A university has leapt to the defence of a public health professor over suggestions that she acted outside her professional remit by querying a National Health Service contract with a private healthcare provider.
Gerry Marr, NHS Tayside's chief operating officer, is seeking clarification from the University of Edinburgh on whether Allyson Pollock, director of the Centre for International Public Health Policy, was acting in a professional capacity when she criticised a contract between the health authority and a subsidiary of Netcare, a South African private healthcare provider.
In response, the university has stood up for Professor Pollock's right to ask awkward questions, reaffirming its commitment to the tenets of academic freedom.
The episode began with a paper published in the British Medical Journal in May. In it, Professor Pollock says there is no evidence that the contract, under which some NHS Tayside patients were "outsourced" to the Netcare-run Scottish Regional Treatment Centre for surgery, provided good value for money.
The paper points out that data on the contracts were difficult to obtain, but adds that figures from NHS National Services Scotland, which compiles health statistics, indicate that the centre may have been paid up to £3 million for patients who did not receive treatment.
In a letter published by the BMJ, Mr Marr says that Professor Pollock's analysis is "inaccurate and misleading", and that she had made "no attempt to understand" the work done at the centre, although he did not deny the £3 million claim outright.
Professor Pollock replied to his letter, stating that NHS Tayside still had not provided the data she had requested, including the sum paid by the NHS for patients who were not treated.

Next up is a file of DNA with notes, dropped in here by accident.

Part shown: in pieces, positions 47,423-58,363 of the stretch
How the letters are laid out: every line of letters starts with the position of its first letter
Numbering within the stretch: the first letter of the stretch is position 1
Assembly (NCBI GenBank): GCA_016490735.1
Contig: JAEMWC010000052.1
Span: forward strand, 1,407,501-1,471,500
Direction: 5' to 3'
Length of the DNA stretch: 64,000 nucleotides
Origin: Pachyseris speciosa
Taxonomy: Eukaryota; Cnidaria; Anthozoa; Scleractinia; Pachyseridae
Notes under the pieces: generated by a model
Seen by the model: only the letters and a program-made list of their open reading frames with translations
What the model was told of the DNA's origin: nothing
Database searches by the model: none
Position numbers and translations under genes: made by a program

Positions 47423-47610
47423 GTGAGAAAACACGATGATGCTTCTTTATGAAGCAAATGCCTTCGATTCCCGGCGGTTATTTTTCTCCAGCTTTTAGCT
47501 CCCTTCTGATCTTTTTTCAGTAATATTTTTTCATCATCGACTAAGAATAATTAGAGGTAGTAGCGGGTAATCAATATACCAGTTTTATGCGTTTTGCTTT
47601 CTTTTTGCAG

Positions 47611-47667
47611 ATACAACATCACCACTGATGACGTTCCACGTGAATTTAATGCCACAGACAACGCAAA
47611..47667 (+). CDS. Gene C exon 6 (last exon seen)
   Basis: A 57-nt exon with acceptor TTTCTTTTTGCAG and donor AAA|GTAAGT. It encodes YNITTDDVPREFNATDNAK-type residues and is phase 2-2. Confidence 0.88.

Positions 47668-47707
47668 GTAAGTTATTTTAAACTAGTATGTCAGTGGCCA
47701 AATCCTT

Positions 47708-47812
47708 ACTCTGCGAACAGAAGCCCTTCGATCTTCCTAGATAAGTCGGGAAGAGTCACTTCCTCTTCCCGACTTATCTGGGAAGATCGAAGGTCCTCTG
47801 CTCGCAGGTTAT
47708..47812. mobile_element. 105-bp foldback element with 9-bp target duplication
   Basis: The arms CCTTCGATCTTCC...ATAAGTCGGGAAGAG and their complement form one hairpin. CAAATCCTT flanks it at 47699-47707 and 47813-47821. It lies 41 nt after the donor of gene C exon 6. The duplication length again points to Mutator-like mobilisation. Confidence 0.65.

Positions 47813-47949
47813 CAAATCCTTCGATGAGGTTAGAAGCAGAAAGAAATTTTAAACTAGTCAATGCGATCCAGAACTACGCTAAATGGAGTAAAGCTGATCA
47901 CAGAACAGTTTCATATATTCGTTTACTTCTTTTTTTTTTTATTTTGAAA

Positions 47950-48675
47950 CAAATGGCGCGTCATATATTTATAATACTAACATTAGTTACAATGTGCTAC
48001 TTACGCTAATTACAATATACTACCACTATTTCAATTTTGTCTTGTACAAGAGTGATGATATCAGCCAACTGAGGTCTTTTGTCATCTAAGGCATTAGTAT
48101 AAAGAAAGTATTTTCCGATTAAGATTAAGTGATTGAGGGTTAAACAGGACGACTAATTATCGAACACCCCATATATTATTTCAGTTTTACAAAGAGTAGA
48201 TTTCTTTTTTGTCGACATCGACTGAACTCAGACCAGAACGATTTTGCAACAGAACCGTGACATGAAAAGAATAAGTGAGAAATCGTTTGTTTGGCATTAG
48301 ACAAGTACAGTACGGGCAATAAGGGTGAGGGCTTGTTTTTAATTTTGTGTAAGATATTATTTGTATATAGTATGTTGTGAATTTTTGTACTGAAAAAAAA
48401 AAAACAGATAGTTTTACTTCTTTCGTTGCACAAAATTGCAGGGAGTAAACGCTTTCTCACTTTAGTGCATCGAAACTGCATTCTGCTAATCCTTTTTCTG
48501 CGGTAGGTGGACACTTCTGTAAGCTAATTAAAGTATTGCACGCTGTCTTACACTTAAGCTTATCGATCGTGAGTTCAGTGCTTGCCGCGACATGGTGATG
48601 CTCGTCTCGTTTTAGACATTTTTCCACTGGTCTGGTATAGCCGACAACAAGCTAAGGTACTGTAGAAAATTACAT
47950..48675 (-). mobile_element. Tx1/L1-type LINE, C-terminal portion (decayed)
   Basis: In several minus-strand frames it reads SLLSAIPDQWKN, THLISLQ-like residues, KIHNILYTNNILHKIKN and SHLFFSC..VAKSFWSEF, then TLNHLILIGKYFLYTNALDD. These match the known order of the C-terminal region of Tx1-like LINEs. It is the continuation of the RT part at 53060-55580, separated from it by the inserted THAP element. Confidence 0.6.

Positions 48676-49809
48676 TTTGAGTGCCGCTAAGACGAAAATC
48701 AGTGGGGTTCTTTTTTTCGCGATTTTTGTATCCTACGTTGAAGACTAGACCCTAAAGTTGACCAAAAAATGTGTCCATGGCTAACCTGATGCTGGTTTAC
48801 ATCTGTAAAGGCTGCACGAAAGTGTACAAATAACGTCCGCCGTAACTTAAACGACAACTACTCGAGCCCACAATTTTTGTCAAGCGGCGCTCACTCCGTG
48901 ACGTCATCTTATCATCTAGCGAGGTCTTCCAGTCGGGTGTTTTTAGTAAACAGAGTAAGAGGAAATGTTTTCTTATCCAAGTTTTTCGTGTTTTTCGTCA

On 19 June, Mr Marr told the health authority's audit committee that he was seeking a retraction of the £3 million claim, and distributed a copy of a letter from Professor Pollock seeking details of the contract, which was printed on University of Edinburgh headed paper.
He added that he planned to ask Edinburgh whether the professor was corresponding as an individual or on behalf of the university.
A spokeswoman for NHS Tayside told Times Higher Education: "Given the (BMJ) article is so fundamentally flawed, we need to be clear on whether Professor Pollock is using this as research or offering a personal view on the commercial contract."
She added: "The figures quoted in the BMJ report are inaccurate."
Edinburgh said that it would respond to any correspondence from Mr Marr, but added that it "supports the right to academic freedom and to freedom of speech, and believes it is appropriate for academics to make contributions to public policy debate relating to their own areas of expertise".
Professor Pollock said she had produced "an academic paper based on all available data".
"The research took three years to complete and was done in the public interest," she said. "NHS Tayside has still not provided any data or analysis to support its claims."
In the 1990s, Professor Pollock was heavily criticised by MPs for condemning the Government's Private Finance Initiative (PFI).
She argued that capital investment through PFI created a large public-sector liability and published research showing that mechanisms for testing contracts' value for money were flawed.
She was singled out by a Health Select Committee report in 2002, which says: "Professor Pollock's assertion that 'there is a new pact with big business that is not operating... in favour of the population' was so extreme as to undermine confidence in (her) analysis and conclusions."
However, earlier this year, Tony Delamothe, deputy editor of the BMJ, said that "the current unravelling of PFI, with the Government bailing out projects in trouble, makes her analysis look prescient", adding that "we should at least take notice" of her latest report.
As well as tackling NHS Tayside over the Netcare contract, Professor Pollock is championing the cause of the residents of Kinloch Rannoch, a remote Scottish village in Perthshire.
NHS Tayside allowed the region's GP to drop out-of-hours care two years ago, and now wants to train volunteers as "first responders" to deal with medical emergencies.
Professor Pollock said that this ran contrary to the concept of the NHS, which "was founded to ensure that there was equal access to all and that small communities were provided for".